Sunday Duck o’ the Week

May 17, 2020 • 7:45 am

John Avise has favored us with yet another duck as we learn how to recognize each North American species of this most fantastic of birds. John’s photos and ID hint (indented) are below, and the ID, a Duck Fact, and a range map are below the fold.

Last week’s “Duck O’ the Day”, the Green-winged Teal (Anas crecca), was named for its green speculum (a colorful patch of secondary feathers near the wing’s trailing edge).  This week’s duck is another Teal, but this species has a large blue patch on the forewing (often most visible in flight for both hens and drakes).  Can you guess the name of this species?

Click “read more” to see the ID, fact, and range map:

ID:  Blue-winged Teal (Anas discors)

A white “crescent-moon” on the blue-gray head of the drake is a great field-mark for this diminutive duck.  When swimming with wings folded, hens of all the Teal species look very similar and are often best told by the male company they keep.  Blue-winged Teal breed across much of North America and winter in Central America and far-southern portions of the United States.  These photos were taken in Southern California.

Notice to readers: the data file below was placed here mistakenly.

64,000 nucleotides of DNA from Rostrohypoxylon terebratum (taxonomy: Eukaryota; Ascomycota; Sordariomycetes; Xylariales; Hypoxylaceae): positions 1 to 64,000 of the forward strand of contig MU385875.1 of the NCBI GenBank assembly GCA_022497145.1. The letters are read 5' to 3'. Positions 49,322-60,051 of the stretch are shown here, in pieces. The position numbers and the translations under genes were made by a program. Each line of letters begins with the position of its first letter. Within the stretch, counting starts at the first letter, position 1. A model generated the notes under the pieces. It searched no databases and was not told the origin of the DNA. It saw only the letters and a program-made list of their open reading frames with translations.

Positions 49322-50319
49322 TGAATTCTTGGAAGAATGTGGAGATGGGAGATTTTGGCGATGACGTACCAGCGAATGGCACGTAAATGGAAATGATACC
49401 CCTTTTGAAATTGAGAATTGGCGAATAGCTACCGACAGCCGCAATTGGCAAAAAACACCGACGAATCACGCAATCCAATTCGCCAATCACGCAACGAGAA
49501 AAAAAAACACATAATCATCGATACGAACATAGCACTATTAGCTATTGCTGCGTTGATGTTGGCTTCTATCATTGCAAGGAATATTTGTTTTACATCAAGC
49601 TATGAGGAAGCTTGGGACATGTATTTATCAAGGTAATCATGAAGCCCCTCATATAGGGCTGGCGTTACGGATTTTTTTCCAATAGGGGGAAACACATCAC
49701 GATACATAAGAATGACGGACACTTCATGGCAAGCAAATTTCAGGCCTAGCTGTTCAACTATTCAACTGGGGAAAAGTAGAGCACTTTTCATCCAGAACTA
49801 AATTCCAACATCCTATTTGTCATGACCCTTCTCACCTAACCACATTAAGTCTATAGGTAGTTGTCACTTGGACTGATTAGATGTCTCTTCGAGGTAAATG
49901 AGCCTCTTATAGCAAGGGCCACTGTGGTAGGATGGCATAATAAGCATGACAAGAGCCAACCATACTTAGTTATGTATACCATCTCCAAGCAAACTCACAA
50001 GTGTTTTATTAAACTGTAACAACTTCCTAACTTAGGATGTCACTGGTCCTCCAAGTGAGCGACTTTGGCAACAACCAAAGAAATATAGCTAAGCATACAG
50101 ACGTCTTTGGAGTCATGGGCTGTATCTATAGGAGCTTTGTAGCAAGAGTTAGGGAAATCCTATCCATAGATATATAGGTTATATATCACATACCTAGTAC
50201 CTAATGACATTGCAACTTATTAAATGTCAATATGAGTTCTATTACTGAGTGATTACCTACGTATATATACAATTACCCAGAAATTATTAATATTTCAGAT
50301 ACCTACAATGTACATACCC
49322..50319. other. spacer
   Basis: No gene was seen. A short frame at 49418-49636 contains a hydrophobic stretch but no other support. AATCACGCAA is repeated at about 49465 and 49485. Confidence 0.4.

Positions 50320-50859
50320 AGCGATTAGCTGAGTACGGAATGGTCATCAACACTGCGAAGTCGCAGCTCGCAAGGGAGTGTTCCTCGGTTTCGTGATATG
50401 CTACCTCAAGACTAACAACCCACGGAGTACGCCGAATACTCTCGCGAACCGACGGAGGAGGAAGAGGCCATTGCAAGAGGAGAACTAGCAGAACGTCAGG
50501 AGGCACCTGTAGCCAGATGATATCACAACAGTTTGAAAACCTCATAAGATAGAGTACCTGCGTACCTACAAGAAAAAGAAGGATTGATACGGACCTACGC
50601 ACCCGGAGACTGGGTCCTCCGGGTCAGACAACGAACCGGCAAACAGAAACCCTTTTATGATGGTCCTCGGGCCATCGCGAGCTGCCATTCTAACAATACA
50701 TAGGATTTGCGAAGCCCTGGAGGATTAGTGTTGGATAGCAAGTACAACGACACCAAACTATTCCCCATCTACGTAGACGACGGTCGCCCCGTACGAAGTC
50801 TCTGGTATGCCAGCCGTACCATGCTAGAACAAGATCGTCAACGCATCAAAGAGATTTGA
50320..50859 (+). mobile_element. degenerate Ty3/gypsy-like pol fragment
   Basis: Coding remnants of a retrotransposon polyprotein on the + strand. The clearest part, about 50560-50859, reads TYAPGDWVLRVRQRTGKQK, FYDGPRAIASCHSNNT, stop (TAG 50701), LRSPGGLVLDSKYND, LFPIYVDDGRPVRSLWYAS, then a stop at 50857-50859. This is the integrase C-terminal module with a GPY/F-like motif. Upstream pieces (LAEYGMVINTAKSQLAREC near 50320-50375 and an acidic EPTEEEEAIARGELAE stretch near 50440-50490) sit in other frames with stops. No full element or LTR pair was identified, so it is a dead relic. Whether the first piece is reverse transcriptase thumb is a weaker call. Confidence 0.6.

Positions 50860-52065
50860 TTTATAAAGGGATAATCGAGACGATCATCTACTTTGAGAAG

Range map (from the Cornell site:


6 thoughts on “Sunday Duck o’ the Week

  1. Like the Cheetah on land, the teal is known to be fast in the air. They also tend to migrate slightly earlier than other ducks.

  2. Lovely bird. The speculum here looks greener than blue. Could it be just the angle of incidence?

    1. The speculum is green. It’s only the inner forewing that’s blue.

      Sadly, this handsome species has become quite uncommon in spring here in Ottawa. Perhaps because it was “duck of the day” I was lucky enough to see a pair today. They are still common here in fall, but males at that time are in so-called “eclipse plumage”, which resembles the female’s: rather non-descript.

  3. These are some beautiful ducks, once again.

    I appreciate all your contributions, John, even if I don’t always get the chance to sign on to comment and thank you. Same goes for the other contributors. Wish I had a smidgen of their talent (and yes, photo equipment).

    I’m always in wonderment at nature’s vast array of magnificent critters, some impossible to fathom in colour, form ad quirkiness, and some seemingly lowly in appearance but brought to dizzying detail by the other photographers who are into macro work.

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